When Judas, by covetousness and betrayal fell, not only was he, himself, regarded as a transgressor, but his office was removed from him and another took that office. Initially, it was taken (by lot) by Matthias, then (arguably) by James the Lord's brother, but (finally and most suitably) by Paul the Apostle.

Who was sent, not to baptise (as he says himself in Galatians) nor to administer the 'Eucharist' but he was sent to preach the gospel, unashamedly, wherein is the righteousness of God (not man) revealed. Romans 1:17.

That Judas went and hanged himself, is irrelevant. His bishoprick had already been removed from him.

The Reformation rejected the whole idea of Jesus Christ being conveyed by a ritualistic sacrament (in bread and wine) and centred on the preaching of the gospel and on justification by faith.

Those who rejected the Reformation were, themselves, rejected by the Reformation. Not only their person was rejected but the office which they held.

There is no place in Protestantism for priests. They are redundant. Redundant by two thousand years, as it happens. And Jesus Christ, himself, is exalted as Priest - alone.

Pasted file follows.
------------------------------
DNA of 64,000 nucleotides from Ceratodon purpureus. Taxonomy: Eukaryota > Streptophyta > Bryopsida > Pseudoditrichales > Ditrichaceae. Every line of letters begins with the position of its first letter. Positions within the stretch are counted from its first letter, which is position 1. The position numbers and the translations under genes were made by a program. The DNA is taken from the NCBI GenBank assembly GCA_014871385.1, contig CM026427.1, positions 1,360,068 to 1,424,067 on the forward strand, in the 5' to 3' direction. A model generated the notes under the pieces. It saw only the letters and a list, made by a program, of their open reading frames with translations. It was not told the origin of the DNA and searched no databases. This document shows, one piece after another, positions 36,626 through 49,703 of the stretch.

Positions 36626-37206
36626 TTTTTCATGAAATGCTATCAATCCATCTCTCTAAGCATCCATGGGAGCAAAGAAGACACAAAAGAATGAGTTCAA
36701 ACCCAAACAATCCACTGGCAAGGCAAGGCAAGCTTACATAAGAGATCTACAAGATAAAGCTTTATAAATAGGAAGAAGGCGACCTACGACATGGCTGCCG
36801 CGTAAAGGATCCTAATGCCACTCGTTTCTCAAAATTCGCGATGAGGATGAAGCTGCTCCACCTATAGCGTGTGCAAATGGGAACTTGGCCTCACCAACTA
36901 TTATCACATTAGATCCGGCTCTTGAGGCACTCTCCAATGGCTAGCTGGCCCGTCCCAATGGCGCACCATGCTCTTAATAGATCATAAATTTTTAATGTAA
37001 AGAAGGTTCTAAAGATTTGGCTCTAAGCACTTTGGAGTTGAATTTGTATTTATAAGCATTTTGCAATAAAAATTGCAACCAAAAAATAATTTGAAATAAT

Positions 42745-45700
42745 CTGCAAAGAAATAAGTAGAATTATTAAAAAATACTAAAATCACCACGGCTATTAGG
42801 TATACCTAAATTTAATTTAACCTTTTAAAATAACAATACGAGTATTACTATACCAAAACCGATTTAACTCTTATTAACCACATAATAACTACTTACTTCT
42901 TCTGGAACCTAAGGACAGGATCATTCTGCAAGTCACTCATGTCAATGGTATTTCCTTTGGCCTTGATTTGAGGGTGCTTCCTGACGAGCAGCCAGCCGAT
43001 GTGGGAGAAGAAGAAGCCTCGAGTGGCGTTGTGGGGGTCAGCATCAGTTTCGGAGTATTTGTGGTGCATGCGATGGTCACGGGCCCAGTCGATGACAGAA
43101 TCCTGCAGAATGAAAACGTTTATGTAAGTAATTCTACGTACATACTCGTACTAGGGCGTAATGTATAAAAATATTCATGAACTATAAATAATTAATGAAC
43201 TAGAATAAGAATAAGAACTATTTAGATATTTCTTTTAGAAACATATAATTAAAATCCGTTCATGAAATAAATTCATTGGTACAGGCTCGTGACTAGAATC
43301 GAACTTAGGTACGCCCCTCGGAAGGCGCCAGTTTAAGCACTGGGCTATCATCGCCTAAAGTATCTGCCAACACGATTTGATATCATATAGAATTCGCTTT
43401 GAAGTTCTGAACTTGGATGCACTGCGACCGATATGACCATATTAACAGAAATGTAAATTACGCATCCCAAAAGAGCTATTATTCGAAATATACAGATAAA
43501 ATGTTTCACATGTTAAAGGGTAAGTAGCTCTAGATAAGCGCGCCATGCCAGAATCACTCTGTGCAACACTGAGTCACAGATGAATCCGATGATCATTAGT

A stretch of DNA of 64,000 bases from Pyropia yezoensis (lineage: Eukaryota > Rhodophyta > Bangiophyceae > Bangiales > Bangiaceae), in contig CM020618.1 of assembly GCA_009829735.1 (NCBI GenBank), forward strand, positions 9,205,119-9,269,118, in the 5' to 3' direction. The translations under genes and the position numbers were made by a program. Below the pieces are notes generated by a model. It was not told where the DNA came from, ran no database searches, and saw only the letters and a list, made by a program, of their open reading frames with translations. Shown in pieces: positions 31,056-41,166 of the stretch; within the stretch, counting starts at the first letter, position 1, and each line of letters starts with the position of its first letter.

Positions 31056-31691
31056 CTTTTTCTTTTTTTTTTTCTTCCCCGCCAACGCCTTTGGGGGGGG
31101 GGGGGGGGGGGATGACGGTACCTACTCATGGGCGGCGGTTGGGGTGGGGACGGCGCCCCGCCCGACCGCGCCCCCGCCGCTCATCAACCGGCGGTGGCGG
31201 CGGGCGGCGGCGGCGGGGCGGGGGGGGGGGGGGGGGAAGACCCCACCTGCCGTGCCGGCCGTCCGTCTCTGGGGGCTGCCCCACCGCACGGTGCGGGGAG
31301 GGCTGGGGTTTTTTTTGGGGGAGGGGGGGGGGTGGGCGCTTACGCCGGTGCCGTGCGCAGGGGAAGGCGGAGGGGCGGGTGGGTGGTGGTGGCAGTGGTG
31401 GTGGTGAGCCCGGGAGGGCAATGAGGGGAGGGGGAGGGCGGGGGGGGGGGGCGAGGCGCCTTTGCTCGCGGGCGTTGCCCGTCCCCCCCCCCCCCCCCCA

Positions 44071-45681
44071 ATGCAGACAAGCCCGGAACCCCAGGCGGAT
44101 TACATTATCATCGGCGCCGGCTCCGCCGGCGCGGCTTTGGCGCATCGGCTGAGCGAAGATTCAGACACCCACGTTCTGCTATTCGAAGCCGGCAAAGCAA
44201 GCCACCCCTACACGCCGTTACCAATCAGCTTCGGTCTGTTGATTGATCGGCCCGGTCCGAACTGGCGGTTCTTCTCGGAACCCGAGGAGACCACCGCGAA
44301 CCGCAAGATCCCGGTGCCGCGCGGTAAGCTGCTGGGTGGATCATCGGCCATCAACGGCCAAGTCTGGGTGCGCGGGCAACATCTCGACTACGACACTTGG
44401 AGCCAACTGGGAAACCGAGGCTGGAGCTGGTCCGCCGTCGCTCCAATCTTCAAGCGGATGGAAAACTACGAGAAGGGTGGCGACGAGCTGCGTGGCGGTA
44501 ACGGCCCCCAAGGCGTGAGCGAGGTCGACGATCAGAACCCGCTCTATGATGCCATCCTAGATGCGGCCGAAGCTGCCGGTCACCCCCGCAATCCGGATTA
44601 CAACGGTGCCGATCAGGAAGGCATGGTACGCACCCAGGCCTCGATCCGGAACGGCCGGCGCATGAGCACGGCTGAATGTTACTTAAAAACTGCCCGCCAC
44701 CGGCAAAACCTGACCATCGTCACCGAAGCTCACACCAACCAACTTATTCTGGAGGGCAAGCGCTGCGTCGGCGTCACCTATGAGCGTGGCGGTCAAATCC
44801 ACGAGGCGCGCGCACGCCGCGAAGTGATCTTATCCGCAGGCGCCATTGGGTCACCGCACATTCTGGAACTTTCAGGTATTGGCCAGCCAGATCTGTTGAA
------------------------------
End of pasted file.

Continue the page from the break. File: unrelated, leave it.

Neither is there any place for a bishop to govern priests - since there are no priests. Nor is there a Mass for bishops to monitor and govern. Nor any 'presence' of Christ in material artefacts to administer.

The whole thing has gone - lock, stock and bishoprick.

But a born again, justified, overseeing elder - now that's another thing !

  • "The Reformation rejected the whole idea of Jesus Christ being conveyed by a ritualistic sacrament" I'm not sure early Lutherans would agree. Don't they believe in consubstantiation? Anywho, you said, "Those who rejected the Reformation were, themselves, rejected by the Reformation. Not only their person was rejected but the office which they held" but how is this different from a heretical group re-interpreting the Bible and establishing a new church based on newly elected bishops of their own? The Apostles had authority to depose a bishop and appoint another (by the laying on of hands). – Sola Gratia Jan 13 at 19:41
  • Protestants specifically did not have this, if they rejected all former bishops from whom to receive bishopric. Or do you believe a layperson can make someone a bishop? These are real questions; I'm not being rude or anything, I genuinely want to know how this is justified by Protestants. There has to be a better more concrete answer than 'God works through his people,' which to be clear, I view as a direct evasion, and disingenuous equivocation. Under every 'God works through his people' there is a specific set of means He did, with history behind it. – Sola Gratia Jan 13 at 19:42
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    @SolaGratia I understood the answer as saying that there are no bishops in Protestantism, so the issue of "newly appointed bishops" doesn't seem to arise, I guess? – kutschkem Jan 14 at 8:25
  • "there are no bishops in Protestantism" What? How aren't there bishops? Or even elders? Even considering them one office, the question still stands. – Sola Gratia Jan 14 at 13:42